Sunday, September 05, 2004
From Mark Hosenball and Michael Isikoff of Newsweek:
One measure of how seriously the Feds are pursuing an investigation into whether a Pentagon analyst leaked secret information to a pro-Israel lobbying group is the fact that FBI agents showed up unannounced at the offices of the American-Israel Public Affairs Committee in Washington late on the morning of Aug. 27 armed with a search warrant. The bureau could only have obtained the warrant by demonstrating probable cause that AIPAC's offices contained evidence of a crime . . . .
Law-enforcement sources indicated early last week that arrests in the case might be imminent. But officials later said the U.S. attorney's office in Alexandria, Va., decided to hold up action to review the politically sensitive investigation. The FBI is trying to determine whether Pentagon analyst Larry Franklin, a veteran defense intelligence expert on Iran who later joined a controversial Pentagon policy office that helped plan and manage the Iraq war, passed info about confidential Bush administration policy deliberations on Iran to two AIPAC officials who happened to be under FBI surveillance . . . .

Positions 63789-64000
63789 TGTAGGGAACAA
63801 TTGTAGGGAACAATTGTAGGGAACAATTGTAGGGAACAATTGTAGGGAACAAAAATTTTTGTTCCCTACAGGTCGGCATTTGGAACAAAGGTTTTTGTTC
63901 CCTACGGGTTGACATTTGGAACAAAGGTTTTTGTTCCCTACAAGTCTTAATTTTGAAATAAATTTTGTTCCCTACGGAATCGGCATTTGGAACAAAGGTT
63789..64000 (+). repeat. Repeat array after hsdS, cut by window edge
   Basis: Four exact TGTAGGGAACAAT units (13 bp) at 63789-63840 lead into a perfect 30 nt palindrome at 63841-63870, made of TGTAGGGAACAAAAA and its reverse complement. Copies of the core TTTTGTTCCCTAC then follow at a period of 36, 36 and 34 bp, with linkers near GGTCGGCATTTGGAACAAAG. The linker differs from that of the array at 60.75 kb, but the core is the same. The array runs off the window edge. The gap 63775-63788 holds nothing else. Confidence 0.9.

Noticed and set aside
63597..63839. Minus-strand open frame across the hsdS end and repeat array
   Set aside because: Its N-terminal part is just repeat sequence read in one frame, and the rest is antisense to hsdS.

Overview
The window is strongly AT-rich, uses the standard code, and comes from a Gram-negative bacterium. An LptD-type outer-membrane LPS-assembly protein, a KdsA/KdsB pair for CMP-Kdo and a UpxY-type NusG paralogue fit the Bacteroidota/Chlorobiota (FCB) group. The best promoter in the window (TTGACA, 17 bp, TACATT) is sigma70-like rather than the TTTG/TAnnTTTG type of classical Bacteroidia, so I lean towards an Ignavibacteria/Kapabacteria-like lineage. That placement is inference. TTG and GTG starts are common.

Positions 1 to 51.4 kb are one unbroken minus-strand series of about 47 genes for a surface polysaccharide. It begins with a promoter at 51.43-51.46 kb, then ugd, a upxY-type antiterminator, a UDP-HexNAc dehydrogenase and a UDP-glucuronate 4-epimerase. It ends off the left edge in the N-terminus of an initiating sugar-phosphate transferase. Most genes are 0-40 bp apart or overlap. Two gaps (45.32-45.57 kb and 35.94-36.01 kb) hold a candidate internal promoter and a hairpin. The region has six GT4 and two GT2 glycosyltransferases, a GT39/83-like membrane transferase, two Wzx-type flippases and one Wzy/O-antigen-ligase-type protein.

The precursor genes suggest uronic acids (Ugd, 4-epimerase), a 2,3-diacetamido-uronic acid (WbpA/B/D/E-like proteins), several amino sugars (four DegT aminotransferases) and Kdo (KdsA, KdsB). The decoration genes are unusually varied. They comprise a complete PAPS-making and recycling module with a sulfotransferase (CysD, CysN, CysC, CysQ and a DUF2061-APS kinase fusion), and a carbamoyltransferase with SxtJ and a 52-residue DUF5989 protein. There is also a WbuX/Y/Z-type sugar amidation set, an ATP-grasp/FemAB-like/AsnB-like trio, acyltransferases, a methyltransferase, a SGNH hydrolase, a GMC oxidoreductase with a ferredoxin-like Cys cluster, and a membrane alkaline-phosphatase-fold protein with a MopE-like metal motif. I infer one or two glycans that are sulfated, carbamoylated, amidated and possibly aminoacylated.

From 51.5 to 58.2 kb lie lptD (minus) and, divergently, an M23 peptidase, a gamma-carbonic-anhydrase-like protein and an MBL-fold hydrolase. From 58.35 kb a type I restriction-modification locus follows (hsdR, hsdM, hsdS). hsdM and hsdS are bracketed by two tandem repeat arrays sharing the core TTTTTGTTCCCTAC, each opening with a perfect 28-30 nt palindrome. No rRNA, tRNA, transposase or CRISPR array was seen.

One recently departed Pentagon official, Michael Maloof, whom Feith assigned after 9/11 to set up a two-man team to look for evidence the CIA and other intelligence agencies overlooked connections between Al Qaeda and various states, including Iraq, was investigated for years for security leaks, and eventually lost his top-secret security clearance. Officials in Feith's office also supported the politician Ahmad Chalabi in his machinations to succeed Saddam Hussein; Chalabi's ambitions hit the wall last spring after White House and senior Pentagon officials were briefed on intelligence suggesting that Chalabi had leaked highly confidential info to the Iranian government on U.S. electronic eavesdropping, causing Iranian intelligence to change its secret codes.